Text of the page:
John’s known within his family and friend circles as a ‘fix-it’ man, so he wasn’t to be beaten. Removing the front cover he was able gain access to the recess without the pump spindle getting in the way. He made up a reamer and was able to remove 1.5mm of aluminium then, using a press at his old garage, rehouse the seal as an interference fit.the waterpump cover gasket is no longer available so John made his own.
Other than a thorough clean and degrease, respray with high-temp silver paint, tappet adjustment and a service, thev-twin lump was good to go; not bad with 64,000 miles and a long lay-up under its belt. No wonder they were so popular with despatchers.
Although the motor had fired into life after only three prods on the button, John was amazed the carbs were able to flow any fuel at all. “They were in a shocking state; absolutely filthy.” He stripped them down to the last component, being careful to keep each carb’s many parts in separate tubs, then handed them to a friend with an ultrasonic cleaner.they returned looking almost new. John then used an airline on all the jets and recesses before rebuilding the pair.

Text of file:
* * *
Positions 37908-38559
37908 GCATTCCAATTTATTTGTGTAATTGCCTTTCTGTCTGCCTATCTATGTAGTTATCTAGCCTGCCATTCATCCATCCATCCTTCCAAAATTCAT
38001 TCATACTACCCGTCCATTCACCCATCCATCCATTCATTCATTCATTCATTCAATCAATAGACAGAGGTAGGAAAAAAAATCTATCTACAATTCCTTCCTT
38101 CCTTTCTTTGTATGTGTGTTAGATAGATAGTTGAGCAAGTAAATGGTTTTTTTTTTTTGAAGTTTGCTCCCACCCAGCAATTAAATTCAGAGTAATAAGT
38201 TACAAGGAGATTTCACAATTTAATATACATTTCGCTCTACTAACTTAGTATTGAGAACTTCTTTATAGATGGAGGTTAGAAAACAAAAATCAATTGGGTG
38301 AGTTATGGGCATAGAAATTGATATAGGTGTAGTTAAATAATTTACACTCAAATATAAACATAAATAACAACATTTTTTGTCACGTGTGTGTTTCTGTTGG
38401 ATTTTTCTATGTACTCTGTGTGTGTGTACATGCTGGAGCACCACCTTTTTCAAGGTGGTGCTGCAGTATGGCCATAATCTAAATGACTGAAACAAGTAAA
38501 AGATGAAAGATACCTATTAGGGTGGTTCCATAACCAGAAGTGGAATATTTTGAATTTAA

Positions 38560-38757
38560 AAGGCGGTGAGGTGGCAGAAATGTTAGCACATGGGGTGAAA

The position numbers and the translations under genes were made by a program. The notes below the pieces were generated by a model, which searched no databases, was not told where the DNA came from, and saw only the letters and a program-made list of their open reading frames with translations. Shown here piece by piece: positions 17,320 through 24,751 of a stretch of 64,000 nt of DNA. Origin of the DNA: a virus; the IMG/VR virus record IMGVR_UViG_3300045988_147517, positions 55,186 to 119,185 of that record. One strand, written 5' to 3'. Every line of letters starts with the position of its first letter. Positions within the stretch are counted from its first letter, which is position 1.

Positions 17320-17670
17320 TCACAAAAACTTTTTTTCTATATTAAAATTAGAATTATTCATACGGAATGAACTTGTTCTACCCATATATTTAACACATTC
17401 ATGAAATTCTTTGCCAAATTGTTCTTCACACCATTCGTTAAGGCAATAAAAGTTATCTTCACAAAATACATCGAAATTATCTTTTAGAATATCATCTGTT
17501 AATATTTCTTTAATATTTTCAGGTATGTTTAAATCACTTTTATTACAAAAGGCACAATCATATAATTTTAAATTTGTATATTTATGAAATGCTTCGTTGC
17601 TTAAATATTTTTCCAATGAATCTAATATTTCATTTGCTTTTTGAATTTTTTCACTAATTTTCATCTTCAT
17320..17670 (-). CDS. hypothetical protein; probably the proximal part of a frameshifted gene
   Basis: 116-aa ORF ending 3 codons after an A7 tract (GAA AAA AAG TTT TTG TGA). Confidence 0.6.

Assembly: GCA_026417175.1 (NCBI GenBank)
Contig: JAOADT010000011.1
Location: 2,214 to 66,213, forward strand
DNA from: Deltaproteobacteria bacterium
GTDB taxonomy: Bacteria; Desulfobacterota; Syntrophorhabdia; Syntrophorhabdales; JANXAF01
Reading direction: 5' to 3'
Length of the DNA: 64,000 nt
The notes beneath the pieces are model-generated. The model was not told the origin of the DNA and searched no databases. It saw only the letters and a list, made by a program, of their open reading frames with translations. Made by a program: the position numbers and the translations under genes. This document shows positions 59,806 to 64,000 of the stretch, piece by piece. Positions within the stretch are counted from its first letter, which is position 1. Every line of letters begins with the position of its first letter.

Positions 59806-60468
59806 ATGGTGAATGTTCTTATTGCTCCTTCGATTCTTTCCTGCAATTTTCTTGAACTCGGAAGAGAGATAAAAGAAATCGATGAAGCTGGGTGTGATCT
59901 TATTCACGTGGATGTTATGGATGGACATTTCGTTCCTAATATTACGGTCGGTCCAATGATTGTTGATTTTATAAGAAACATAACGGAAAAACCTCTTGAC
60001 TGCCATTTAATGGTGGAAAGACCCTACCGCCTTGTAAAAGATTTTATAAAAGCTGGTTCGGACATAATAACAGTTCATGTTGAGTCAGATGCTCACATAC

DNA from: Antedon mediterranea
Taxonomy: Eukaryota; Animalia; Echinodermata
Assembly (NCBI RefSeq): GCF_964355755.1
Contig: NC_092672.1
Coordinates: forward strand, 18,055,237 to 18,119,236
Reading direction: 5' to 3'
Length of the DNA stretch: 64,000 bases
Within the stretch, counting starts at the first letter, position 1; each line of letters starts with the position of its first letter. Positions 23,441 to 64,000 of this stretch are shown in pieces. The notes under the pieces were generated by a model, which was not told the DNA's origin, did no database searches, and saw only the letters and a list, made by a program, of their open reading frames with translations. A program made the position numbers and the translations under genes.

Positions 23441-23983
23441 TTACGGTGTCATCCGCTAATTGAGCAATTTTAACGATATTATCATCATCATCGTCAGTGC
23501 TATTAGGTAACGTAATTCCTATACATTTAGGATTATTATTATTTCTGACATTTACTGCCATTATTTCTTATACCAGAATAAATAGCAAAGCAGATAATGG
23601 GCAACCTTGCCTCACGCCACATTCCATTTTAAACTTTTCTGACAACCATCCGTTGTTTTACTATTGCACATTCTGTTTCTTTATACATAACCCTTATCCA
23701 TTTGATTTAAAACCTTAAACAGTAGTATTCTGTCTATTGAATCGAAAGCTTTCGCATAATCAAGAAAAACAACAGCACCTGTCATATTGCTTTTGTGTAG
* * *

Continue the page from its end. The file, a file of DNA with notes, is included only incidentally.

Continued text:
Comstar wheels are the bane of many a Honda restorer – susceptible to corrosion, tough to clean and impossible to strip and rebuild, they’re a headache all round. Frustrated by the hard to reach inners of the press-alloy stars, John thought it’d be much easier if he took the wheels apart. Having unbolted the middle sections he was then stopped in his tracks when removing the rubber covers for what he thought were bolts connecting the stars to the rims.
“I didn’t realise they were riveted, so I had to bolt the centres back up and send them off for powdercoating. It proved to be serendipitous though, because the finish looks great.”
John’s CX500 mug was in the dishwasher
Cutting a dash in Old English White